Believe: My Personal Faith

It has been one year since I last posted on this blog- one year since my empowering encounter with Jim, and two years since the beer bottle incident. My introspection has skyrocketed in the past year, but I have failed to craft my thoughts into words. In one of my courses this semester, Ethics: Human Goodness, we have been discussing the power of narrative and the importance of documenting our experiences. Ideas for blog posts pop into my mind quite frequently, and I am grateful for this class for finally re-catalyzing my commitment to sharing my adventures and expressing my feelings here. One post cannot make up for a year’s absence, and I promise that I will get back to my lighthearted stories soon. Today, however, I will focus on something deeper, the greatest lesson I’ve learned in the past several months- the power of believing.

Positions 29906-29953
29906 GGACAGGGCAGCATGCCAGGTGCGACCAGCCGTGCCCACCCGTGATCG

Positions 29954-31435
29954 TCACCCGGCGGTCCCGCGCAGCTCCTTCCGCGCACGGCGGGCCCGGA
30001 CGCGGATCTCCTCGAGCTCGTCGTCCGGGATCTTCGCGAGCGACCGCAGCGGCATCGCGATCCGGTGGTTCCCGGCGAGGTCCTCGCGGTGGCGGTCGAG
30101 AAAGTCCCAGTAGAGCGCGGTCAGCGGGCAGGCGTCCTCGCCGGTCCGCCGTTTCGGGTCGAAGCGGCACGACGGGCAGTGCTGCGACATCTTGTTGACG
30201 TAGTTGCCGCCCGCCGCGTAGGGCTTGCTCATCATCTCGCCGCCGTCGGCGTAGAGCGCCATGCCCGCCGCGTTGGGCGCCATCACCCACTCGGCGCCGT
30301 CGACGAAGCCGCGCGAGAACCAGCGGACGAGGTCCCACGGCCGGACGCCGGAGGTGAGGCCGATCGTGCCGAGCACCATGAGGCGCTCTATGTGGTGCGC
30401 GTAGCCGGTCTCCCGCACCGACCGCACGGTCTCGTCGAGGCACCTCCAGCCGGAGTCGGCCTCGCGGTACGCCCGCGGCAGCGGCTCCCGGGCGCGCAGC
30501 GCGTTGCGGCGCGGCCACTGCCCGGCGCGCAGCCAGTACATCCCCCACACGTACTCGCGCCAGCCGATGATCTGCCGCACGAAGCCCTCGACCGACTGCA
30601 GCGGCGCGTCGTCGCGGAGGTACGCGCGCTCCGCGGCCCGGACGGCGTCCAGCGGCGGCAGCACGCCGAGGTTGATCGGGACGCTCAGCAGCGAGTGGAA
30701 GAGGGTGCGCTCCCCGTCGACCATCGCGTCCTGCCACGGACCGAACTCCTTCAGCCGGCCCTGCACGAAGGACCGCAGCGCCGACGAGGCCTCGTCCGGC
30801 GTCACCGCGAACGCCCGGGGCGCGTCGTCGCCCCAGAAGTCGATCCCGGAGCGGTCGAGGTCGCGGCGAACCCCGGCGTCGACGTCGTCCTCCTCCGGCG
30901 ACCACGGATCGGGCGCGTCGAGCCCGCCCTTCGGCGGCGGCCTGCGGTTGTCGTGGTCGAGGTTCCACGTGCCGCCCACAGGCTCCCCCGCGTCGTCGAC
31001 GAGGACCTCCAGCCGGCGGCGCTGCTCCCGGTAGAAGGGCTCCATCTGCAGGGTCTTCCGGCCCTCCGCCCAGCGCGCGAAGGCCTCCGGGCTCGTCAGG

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If you ask me to describe myself, my passion for running immediately comes to mind. My athletic identity is perpetually salient, as, to a large extent, I centralize my life around this sport and its culture. Aside from the physical activity of running, I begin each day by reading Runner’s World magazine, have a Twitter solely for the purpose of following elite runners, and schedule all of my holiday plans around races. When I think about the future, where I’ll be in five or ten years from now, I imagine traveling to different races, setting new goals, and surpassing them. I am a runner at heart- yet for the past several months, proximal hamstring tendinosis has kept me sidelined. I have felt an emotional overload like never before- anger from being entrapped in the dungeon of the gymnasium, confined to the elliptical rather than free to roam the forest preserves; anger at the time and money I have spent on failed treatments from orthopedics, physical therapists, massage therapists, and chiropractors. Sadness from missing out on an abundance of races, including next week’s Chicago Marathon, and simply of being unable to engage in my most beloved activity; sadness that causes me to cry myself to sleep more often than I’d like. Confusion as to why this is happening to me right now, when I was in such good shape and loving running more than ever before; confusion as to what I have done to deserve this and why all of my autoimmune conditions make healing so difficult for my body. My injury has made little improvement in several months, and I have not been able to run since February. But for some reason, perhaps irrational, I keep holding on to this little bit of hope, believing that things will get better.